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A collaboration over too much coffee.
coffee and pen

29 March, 2007

We Steal Your Senses: The Initiation

With words we construct
a sarai ten feet by eight,
a river of magic,
fire, blood with
a bridge of smoke,
a building of three tiers
stacked over it
with fairies in it
throwing pearls
at the piranha
in the river of magic –
With words we create
all this and more
on the proscenium
of an auditorium.

But beware!
These are not tales
of horses and mare,
of fairies and angels,
of Lord-smudged gospels.
Here desires heathen
would deepen with
every twist of the tale
that you choose to veil
your senses with –
Your senses Ha!
Like some former lover
are no more
a part of your tale.
Like a bedouin’s loot
in this bazaar of lies and truth
they’re up for sale.

So we wait at the gates
of the kingdom of Afrasiyaab,
the sorcerer supreme,
the king of devils and djinns
before whom sixty-thousand
each with an army
of a hundred thousand
or more
genuflect, kiss his girth,
wash it with their blood.
He, The Arrogant One
whose kingdom
runs from The Upper West Quarter
to The Lower East Trough
even he,
even he bows
to Zammurad Shah Bakhtari,
also Laqa, the ultimate in sorcery
but only a wily old bastard
with fungus in his teeth
and beads in his beard
who sits on a throne
smelling of his own faeces.

Together they fight
Amir Hamzah
The Lord of Conjunction,
before whom the moon
and the sun both bow,
whose valour instills fear
in many who’d kill, tear
with their swords and their spears
and not once show remorse
even they, when they’d hear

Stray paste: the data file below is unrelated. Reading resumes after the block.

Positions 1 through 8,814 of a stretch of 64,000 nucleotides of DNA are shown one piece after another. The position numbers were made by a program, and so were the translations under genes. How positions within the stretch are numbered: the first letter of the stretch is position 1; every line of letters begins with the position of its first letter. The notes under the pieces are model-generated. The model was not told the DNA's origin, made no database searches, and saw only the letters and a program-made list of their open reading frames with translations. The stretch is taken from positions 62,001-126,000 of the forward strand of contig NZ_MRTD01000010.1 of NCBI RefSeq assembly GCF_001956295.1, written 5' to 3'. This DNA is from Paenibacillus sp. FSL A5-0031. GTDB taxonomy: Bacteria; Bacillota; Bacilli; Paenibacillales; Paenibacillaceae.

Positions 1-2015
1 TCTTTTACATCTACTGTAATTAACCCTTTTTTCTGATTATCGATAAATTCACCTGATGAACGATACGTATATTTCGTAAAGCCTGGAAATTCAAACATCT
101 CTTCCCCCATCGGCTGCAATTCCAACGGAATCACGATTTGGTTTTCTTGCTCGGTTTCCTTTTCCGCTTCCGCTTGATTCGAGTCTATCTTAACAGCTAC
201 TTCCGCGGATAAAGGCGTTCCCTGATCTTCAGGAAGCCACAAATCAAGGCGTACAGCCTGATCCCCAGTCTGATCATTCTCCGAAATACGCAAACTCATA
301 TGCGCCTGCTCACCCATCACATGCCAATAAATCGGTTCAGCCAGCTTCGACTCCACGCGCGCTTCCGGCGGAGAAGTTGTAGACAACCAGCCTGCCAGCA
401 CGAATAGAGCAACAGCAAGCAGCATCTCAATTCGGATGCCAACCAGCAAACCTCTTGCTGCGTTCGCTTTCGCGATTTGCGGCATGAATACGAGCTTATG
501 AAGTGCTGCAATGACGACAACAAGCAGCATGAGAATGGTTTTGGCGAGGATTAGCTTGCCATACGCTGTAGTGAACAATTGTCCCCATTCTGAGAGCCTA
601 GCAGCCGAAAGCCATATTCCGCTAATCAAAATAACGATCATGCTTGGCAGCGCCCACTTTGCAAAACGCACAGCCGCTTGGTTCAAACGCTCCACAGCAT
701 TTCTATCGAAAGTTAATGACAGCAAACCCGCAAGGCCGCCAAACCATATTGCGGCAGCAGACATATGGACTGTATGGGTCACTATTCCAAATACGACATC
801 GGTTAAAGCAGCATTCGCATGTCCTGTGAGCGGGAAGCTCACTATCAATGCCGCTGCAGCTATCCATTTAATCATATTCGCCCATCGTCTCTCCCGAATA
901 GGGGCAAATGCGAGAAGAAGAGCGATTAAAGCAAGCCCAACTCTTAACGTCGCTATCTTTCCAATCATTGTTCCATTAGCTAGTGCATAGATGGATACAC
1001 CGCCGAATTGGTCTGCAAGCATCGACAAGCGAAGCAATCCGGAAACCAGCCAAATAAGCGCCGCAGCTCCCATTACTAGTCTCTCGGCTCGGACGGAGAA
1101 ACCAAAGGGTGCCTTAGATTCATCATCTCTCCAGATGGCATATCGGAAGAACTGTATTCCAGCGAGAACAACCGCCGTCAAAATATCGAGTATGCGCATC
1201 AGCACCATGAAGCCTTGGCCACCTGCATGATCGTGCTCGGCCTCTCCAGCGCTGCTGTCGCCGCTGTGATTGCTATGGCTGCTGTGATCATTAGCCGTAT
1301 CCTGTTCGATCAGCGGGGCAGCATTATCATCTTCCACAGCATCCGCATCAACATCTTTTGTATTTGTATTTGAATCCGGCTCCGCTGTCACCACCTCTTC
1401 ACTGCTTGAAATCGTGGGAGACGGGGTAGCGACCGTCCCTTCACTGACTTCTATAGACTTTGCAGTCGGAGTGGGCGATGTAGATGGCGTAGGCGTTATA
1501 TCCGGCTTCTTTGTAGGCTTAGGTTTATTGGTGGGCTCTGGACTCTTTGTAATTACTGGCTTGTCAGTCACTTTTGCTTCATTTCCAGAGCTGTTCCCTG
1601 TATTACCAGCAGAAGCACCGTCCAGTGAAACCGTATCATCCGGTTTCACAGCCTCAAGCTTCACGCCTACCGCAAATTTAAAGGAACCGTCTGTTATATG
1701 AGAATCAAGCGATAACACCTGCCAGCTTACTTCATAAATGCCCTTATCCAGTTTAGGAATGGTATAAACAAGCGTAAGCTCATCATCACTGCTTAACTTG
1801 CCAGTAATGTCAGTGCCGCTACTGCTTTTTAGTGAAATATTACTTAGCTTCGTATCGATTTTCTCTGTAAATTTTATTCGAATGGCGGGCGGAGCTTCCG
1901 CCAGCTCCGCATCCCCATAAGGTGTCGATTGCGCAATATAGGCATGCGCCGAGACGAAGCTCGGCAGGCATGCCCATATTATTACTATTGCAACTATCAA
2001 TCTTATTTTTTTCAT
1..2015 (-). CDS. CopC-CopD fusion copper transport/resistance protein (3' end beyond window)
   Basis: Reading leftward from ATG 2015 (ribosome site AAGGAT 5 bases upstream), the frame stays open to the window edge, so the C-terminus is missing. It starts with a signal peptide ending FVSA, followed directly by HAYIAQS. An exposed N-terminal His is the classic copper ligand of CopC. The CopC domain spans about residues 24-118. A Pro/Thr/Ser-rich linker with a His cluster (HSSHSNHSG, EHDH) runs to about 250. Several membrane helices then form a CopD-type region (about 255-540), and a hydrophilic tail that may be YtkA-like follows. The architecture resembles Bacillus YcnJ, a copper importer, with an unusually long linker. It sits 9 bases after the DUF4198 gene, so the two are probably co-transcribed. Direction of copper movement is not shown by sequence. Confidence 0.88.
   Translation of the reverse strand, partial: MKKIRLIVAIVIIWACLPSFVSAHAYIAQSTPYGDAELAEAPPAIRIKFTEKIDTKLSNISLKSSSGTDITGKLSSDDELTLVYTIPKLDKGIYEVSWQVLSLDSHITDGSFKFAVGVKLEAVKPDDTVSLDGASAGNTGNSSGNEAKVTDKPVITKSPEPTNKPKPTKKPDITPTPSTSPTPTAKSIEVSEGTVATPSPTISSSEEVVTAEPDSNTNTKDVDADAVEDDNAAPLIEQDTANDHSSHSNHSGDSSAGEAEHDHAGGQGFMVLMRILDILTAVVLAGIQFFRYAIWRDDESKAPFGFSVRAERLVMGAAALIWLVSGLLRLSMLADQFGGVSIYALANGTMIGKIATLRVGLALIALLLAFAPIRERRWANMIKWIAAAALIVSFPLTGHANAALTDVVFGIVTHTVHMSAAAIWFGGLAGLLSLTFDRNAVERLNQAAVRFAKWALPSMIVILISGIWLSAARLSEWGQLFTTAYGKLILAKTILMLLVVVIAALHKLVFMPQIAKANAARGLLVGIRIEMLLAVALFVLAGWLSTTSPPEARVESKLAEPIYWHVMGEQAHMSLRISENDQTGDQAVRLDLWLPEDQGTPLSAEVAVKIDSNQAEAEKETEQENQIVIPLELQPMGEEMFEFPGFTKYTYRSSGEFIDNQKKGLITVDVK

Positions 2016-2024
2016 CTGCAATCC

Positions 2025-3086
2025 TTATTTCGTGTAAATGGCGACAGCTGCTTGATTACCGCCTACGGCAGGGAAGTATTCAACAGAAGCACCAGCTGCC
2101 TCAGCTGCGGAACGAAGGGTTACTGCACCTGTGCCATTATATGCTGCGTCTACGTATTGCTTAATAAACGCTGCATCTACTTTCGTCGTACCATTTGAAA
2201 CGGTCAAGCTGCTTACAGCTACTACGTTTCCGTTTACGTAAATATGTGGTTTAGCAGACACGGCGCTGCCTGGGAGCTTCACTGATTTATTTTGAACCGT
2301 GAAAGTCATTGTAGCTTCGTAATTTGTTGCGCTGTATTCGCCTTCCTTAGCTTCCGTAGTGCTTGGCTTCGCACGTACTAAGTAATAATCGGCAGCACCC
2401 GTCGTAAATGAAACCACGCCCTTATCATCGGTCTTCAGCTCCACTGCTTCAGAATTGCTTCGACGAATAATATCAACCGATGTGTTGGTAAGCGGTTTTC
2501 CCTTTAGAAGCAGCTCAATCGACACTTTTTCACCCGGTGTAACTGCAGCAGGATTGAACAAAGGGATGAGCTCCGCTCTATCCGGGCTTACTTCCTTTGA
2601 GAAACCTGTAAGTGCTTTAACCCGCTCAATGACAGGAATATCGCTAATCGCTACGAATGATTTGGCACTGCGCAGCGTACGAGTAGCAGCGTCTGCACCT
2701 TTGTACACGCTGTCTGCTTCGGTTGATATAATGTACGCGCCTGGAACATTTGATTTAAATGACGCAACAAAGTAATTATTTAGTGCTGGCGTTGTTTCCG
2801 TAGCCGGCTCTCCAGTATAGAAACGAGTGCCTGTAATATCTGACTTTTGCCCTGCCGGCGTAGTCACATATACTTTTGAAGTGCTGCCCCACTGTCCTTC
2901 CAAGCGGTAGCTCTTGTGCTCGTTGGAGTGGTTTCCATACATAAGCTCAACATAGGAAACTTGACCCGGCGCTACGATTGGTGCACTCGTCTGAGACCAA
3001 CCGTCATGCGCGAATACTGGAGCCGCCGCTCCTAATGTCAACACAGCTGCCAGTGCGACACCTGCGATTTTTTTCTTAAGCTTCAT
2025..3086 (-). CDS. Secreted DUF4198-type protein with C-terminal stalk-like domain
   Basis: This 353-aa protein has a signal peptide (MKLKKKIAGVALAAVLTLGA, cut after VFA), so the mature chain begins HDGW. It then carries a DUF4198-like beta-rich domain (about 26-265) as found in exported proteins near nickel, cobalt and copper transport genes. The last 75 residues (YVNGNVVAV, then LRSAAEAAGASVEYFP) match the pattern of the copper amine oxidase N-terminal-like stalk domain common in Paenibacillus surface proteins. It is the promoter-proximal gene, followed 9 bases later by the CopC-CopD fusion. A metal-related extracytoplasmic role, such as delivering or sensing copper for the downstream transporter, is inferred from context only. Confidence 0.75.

his name their pride would run
like a disease from a medicine.

But the point where
we choose to enter –
our senses surrendered –
the point where we
let ourselves be
in this magical world,
this magical world
where the difference
between the real
and the imagined
is perhaps a trick
between the awake you
and your sleeping self,
the point where we enter
is the one where Amar Ayyar,
confidant, friend, chief trickster
Amir’s lieutenant, masquerader
has murdered Mahtaab Jadoo
and has in a jungle taken refuge…

© Dan Husain
March 27, 2007


27 March, 2007

The Lost People

“People, people, people,
listen, listen well to this song
passed on to me by our fathers.
It is about the pale men
who came to our shores
in big brown boats.

They doffed their hats and proclaimed, “Dear sirs, this land is ours”.
We laughed at their funny names and
wrinkled our noses at their peculiar fish smell.
They came up to us and said, “Give us your gold”.
We smiled and asked why.
“To protect you sirs.”
So we laughed some more and opened the temple doors.
We were children of the sun. We didn’t need gold, did we?

Years passed and their numbers increased with every boat load
while our numbers dwindled due to diseases
brought by those greedy men and women.
One day they came and put chains on our hands.
We sighed and asked why.
“To teach you civilization sirs”, they said.
So we bent our backs and tilled our/their lands.
Our sweat turned brown land into green fields.

Years passed, and our last chief
was murdered in the battle of bended knee.
Then they came and took away our children.
We cried and asked why.
“To build a new nation of equals sirs”, they said.
So we broke our hearts, sat around the fire and sang sad old songs.
What else could we do?
The laughter of our children had been swallowed by the molting moon.

Years passed and our faces were scarred